In the Inspector Panel on the interface’s left side, I set the Voices (polyphony) to 4 and the Voice Stacking to 3. That means the synth can play up to four notes at a time, each note with three voices playing together for a total of 12 active voices. With Bitwig’s Voice Stacking, you can set any parameter to vary per stacked voice. Of course, the more active voices you use, then the higher the CPU load. 

To add a final percussive impact to the patch’s attack, I used a clap sample in a Sampler module as the fourth oscillator. This module is like a mini version of Bitwig’s Sampler Device, which lets you use any audio content within The Grid’s environment. (You can also use an external audio input as a Grid oscillator.) Lastly, I added another Mixer to combine the synth oscillators with the Sampler, and that was that. 

I made a slew of other Poly Grid patches with varying degrees of success, but that first example demonstrates how quickly and creatively you can build your own sounds, which you can save to your library for reuse. That first patch barely scratched the surface of what The Grid can do, but it’s kind of like when people say food tastes better if you cook it yourself. I don’t think it’s literally true, but you get a sense of accomplishment to making something from scratch, and every time you do it is an opportunity to learn something new.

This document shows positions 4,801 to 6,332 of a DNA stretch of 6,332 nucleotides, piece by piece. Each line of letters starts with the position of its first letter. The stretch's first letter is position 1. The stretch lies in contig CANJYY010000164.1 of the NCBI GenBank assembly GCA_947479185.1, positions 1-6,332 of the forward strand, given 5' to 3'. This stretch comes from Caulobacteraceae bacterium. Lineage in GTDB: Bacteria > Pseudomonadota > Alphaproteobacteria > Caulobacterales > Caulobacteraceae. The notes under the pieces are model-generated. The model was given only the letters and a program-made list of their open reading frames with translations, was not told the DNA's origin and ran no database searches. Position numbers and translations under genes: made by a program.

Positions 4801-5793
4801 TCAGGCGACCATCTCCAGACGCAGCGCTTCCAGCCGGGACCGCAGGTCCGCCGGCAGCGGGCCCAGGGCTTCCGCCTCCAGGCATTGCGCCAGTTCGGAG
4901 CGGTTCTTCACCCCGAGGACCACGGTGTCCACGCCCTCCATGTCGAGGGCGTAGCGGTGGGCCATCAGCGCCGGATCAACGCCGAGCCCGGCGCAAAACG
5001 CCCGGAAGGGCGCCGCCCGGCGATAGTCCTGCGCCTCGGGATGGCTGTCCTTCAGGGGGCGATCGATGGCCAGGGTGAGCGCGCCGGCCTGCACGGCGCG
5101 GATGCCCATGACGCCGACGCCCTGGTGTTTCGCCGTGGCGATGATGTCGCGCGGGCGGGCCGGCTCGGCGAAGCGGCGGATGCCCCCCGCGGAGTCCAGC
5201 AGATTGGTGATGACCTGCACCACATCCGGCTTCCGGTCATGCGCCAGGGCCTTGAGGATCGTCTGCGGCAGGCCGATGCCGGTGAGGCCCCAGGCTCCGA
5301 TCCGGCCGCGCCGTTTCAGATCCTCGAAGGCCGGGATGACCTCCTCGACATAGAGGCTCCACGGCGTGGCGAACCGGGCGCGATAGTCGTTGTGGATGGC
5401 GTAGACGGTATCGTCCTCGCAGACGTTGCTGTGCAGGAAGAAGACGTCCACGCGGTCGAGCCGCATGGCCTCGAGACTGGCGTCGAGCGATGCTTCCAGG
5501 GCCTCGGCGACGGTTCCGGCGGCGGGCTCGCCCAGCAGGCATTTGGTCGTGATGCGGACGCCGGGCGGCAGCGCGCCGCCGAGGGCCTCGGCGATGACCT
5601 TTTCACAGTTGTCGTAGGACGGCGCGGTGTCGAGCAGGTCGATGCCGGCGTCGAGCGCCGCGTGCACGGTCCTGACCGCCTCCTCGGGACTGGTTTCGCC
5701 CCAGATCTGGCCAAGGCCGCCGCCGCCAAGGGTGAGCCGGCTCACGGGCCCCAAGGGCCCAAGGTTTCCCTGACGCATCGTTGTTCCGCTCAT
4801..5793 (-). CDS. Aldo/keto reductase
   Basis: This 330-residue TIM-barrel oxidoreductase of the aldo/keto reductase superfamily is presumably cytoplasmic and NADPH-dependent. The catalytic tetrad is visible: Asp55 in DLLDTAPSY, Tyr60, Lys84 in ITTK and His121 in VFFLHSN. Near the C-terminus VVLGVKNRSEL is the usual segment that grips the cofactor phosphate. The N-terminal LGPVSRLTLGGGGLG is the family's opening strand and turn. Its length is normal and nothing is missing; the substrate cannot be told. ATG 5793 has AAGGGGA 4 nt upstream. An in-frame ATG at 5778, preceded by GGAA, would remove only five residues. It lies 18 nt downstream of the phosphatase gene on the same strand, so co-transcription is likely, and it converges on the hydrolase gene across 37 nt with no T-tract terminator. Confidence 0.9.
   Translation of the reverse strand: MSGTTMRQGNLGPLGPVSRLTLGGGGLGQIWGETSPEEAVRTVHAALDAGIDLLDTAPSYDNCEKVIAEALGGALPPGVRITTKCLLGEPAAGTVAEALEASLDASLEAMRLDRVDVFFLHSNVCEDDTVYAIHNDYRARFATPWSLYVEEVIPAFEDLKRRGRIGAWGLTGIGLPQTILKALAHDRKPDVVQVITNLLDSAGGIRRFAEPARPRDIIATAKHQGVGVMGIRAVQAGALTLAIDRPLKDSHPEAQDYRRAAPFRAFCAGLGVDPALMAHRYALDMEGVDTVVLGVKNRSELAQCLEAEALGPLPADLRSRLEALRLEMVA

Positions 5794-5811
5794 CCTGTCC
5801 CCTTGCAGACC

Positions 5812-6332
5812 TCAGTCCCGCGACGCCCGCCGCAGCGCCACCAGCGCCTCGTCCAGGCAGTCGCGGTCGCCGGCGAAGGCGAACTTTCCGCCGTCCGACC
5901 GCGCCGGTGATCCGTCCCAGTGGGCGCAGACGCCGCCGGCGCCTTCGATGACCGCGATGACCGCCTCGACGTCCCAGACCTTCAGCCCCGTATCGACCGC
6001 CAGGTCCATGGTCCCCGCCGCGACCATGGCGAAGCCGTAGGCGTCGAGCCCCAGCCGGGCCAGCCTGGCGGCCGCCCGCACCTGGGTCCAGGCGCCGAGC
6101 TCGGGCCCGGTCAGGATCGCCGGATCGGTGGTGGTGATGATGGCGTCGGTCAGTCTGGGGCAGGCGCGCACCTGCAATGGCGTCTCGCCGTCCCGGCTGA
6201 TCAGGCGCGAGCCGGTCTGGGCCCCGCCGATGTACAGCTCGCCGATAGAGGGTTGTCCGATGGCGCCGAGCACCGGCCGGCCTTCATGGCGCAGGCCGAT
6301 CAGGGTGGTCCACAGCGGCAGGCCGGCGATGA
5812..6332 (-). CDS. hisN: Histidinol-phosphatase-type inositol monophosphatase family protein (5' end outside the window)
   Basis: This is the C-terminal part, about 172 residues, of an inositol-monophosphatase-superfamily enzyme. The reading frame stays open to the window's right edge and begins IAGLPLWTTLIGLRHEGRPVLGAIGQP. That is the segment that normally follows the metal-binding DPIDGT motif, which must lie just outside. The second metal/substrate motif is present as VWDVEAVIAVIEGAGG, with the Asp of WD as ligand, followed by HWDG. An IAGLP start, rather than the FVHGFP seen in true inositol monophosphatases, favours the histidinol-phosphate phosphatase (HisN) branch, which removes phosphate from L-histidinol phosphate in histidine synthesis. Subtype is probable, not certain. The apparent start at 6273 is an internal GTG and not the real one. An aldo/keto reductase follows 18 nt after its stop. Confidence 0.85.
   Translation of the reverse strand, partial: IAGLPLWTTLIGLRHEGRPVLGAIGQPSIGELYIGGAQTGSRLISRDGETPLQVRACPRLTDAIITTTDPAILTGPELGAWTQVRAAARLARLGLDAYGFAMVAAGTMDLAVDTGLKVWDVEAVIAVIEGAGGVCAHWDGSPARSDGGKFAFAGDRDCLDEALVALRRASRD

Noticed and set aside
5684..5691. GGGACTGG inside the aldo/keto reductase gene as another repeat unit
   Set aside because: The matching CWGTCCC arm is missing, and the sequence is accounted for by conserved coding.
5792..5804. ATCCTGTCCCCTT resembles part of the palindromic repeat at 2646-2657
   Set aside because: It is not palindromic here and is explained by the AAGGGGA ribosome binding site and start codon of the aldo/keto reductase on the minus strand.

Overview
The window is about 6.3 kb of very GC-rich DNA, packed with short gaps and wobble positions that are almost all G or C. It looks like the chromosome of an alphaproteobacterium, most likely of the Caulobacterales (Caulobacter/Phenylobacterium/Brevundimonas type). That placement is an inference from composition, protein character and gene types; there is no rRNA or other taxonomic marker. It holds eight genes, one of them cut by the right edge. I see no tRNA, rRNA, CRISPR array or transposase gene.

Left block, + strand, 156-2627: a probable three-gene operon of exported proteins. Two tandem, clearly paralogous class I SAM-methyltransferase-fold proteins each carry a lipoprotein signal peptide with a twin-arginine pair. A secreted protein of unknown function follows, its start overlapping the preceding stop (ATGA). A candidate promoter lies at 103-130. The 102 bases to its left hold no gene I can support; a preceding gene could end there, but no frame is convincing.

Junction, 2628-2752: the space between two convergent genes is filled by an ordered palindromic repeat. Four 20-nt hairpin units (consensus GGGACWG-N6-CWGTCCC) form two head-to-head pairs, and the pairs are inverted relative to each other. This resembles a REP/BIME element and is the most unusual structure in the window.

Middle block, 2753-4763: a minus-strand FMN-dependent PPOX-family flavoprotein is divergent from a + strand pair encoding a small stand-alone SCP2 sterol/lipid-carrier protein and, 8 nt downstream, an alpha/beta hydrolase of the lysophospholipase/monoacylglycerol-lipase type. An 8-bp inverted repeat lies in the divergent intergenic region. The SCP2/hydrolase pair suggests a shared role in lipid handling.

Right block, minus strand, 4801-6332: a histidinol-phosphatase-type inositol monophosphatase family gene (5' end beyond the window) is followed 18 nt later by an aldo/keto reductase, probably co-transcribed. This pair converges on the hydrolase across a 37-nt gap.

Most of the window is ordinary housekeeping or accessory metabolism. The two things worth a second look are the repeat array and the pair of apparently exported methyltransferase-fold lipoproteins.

The Grid’s Interactive Module Help windows explain each module’s functions.

If you’re just starting or wanting to experiment with new things, Bitwig has some built-in helpers. Ports and cables are color-coded by connection type, the Window Footer displays parameter information as the cursor hovers over each one, and the Inspector Panel shows an oscilloscope view for each of the module’s in and out signals. Click Show Help in the Inspector to bring up the Interactive Module Help window, a super-informative graphic with every key feature of a module labeled.

Plug-in Play Modular

When learning something new, it also helps to imitate and copy the experts. Whether you want to learn modular synthesis by example or just want some great sounds and effects for your project, the Poly Grid and FX Grid preset libraries contain some fantastic fodder. Poly Grid supplies nearly 200 presets—everything from singular drum hits, like synth hi-hats and toms, all the way to the burbling, gurgling, self-oscillating software version of the Epoch Modular Benjolin hardware.